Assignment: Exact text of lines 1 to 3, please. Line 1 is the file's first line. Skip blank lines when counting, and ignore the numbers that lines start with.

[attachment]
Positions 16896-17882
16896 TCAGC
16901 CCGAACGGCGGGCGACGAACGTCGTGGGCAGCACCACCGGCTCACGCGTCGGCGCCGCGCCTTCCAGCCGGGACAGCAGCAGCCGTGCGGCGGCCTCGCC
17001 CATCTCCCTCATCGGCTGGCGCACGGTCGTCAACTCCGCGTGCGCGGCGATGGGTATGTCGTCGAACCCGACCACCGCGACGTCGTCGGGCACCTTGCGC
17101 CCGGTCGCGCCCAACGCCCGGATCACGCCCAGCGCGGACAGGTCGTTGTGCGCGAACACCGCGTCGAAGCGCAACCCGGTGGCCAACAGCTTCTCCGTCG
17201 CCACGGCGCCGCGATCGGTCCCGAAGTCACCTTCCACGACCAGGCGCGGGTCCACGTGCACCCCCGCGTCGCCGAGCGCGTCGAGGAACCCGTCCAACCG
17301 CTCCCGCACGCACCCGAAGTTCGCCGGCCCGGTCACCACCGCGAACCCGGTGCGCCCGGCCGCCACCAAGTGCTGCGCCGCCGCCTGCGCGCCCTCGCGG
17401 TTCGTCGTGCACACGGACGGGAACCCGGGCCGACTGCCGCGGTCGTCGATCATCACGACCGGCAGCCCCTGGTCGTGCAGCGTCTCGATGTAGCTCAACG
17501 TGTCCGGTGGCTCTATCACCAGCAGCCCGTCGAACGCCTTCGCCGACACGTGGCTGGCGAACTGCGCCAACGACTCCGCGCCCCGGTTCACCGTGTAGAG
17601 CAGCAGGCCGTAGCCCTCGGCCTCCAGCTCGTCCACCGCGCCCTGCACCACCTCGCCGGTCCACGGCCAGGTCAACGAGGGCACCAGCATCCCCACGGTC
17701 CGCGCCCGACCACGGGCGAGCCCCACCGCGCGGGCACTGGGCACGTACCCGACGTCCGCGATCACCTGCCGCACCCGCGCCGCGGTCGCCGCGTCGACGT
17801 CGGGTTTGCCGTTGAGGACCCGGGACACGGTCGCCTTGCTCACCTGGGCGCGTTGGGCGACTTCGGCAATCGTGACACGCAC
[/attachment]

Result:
Positions 16896-17882
16896 TCAGC
16901 CCGAACGGCGGGCGACGAACGTCGTGGGCAGCACCACCGGCTCACGCGTCGGCGCCGCGCCTTCCAGCCGGGACAGCAGCAGCCGTGCGGCGGCCTCGCC